Archive for the ‘Ralph Stanley’ Tag
I’ve been to Starbucks many, many times. I’ve always felt the best thing about the stores was the CDs they had on offer. Now I hear they are going out of the music business.
I’ve been to Cracker Barrel once. I know the best thing about the restaurant is the CDs they have on offer.
Last spring, while driving through Springfield, MO I convinced my wife we needed to stop for an early supper at the Cracker Barrel. I figured our US adventure wouldn’t be complete without a meal at the popular restaurant.
Man, was that a bad decision. Still, I was able to secure a copy of the very good Mandy Barnett Don Gibson-tribute album that I would have otherwise missed.
My review of the new Ralph Stanley & Friends Man of Constant Sorrow album (available only at Cracker Barrel stores) is up at the Lonesome Road Review.
Buy the album; pass on the chicken and dumplings.
A mini-review of the duo’s recent album, as well as a thought or two about how ‘more’ bluegrass and bluegrass information may be causing us to overlook what really matters. Here’s the link that will get you to the article over at Country Standard Time. Slow down this summer, and listen to this wonderful little album.
As always, I thank you for visiting Fervor Coulee. Donald
Originally published at Fervor Coulee Bluegrass, June, 2014:
87 years is a long time to live. To be a vital recording artist at that age is highly unusual, but that is what we find today when we consider Ralph Stanley.
Recorded last year- so more accurately 86 year old as a recording artist- “Side By Side” is a duet album recorded by Stanley and his son, Ralph Stanley II, and released this past February on Rebel Records. I purchased the album while on a spring break trip to Missouri, and it immediately went into regular rotation in the Fervor Coulee F-150.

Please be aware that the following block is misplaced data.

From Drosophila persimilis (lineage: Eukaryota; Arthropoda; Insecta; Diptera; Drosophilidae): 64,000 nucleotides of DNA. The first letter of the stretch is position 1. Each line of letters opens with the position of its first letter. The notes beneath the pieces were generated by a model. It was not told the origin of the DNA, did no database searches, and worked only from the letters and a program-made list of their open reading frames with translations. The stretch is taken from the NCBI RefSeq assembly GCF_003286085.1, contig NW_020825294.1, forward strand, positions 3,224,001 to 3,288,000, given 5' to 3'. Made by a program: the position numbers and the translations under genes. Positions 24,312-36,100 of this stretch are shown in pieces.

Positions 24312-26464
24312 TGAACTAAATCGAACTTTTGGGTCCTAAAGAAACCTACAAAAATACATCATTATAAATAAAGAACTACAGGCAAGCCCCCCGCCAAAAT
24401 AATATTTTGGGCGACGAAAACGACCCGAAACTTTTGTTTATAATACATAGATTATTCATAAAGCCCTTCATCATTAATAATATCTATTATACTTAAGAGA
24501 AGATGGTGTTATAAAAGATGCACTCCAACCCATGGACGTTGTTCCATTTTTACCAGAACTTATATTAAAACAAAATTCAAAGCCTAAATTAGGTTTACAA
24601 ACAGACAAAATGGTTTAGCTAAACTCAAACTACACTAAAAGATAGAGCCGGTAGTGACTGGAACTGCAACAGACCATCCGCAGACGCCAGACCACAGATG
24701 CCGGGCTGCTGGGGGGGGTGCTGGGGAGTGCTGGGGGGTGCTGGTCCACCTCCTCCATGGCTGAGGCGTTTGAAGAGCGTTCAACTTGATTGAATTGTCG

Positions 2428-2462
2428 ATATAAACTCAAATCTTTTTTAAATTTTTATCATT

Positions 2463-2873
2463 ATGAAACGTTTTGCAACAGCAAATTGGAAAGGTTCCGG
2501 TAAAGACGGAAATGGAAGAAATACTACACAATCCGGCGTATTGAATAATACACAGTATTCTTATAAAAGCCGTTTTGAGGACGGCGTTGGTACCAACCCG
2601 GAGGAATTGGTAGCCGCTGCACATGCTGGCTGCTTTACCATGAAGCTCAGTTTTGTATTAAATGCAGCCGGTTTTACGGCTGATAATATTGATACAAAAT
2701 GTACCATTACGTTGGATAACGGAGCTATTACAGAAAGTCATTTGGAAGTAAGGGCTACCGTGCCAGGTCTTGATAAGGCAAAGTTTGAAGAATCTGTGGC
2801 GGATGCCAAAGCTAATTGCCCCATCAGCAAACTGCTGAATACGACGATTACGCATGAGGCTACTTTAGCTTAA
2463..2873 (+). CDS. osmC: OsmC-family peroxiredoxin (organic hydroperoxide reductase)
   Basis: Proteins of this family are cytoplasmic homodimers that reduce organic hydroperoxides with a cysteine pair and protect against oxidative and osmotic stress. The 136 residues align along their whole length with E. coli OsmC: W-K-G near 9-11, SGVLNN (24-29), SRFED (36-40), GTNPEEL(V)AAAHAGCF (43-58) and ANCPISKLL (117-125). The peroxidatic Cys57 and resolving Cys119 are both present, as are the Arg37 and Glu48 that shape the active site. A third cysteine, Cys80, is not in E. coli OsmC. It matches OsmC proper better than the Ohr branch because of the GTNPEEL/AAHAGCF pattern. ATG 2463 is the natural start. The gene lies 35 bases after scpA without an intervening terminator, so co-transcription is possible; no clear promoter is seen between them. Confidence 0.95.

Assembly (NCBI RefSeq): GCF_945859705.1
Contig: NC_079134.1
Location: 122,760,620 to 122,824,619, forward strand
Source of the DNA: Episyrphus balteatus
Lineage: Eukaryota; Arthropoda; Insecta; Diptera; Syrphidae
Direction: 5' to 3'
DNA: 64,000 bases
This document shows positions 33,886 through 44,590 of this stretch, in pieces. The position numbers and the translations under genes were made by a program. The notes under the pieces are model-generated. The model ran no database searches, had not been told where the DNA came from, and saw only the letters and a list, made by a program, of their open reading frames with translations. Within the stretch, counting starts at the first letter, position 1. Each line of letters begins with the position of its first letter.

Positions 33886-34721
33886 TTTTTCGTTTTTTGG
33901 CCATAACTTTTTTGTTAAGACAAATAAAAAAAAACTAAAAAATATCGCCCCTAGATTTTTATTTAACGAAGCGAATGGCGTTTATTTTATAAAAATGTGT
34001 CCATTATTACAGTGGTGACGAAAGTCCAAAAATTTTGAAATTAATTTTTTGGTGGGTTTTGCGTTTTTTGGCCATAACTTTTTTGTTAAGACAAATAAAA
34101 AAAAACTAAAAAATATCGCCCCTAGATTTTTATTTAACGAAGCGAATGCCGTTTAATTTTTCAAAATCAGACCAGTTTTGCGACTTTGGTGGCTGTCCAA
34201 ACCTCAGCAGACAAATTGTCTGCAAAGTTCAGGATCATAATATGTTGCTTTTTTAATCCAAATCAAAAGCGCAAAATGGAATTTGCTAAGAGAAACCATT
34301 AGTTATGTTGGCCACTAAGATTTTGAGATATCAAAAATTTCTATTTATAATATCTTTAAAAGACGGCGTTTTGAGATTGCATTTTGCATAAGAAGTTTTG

It is the first time the two have stood, well, side by side in the studio as equals rather than as ‘boss’ and Clinch Mountain Boy. The selection of songs- four of which feature Ralph in strong, lead voice- are almost exclusively older and well-known: the album kicks off with Wild Bill Jones, goes Walking With You In My Dreams, asks Are You Waiting Just For Me, and concludes with I’ve Still Got 99.
The musicianship is classic sounding- fresh and relaxed with a professional sheen that doesn’t get in the way of the emotions of the music. Clinch Mountain Boys alumni John Rigsby (fiddle and mandolin), Randall Hibbitts (bass), and Steve Sparkman (banjo) are the core band, with Two doing double duty on lead and rhythm guitar. Dr. Ralph lays out clawhammer-style on a solitary track, the appealing Battle Ax.
Doubting the senior Stanley’s vocal capabilities? Don’t. Instead, give Don’t Weep for Me, or appreciate his excellent tenor contributions to any number of these songs including Don’t Step Over An Old Love, Nobody Answered Me, or Carolina Mountain Home.
Two has become a fine singer in his own right, one of my favorites. If you haven’t heard him before, also consider his album of a couple years back “Born To Be A Drifter.” White & Pink Flowers is a sentimental weeper, while Dirty Black Coal is more my style. Start to finish, “Side By Side” is a superior album of bluegrass.
Perusing these song titles, it is readily apparent what Two and co-producer Rigsby had in mind- a celebration of the Stanley mountain music legacy. And they have pulled such off in a significant way.
My question is, Has anyone noticed?
Googling around a bit this week, I found only a handful of full reviews of this album. I may have missed them, but I don’t recall seeing these songs on recent airplay charts. The various bluegrass discussion boards have either ignored the album entirely, or acknowledged it only in passing. There was an initial spurt of one-sheet rewrites back in February, and at least one insightful interview with Two published, but it certainly hasn’t been highlighted to any other significant degree on the major bluegrass websites. I know some in my acquaintance weren’t even aware the album was even released-admittedly, their bad.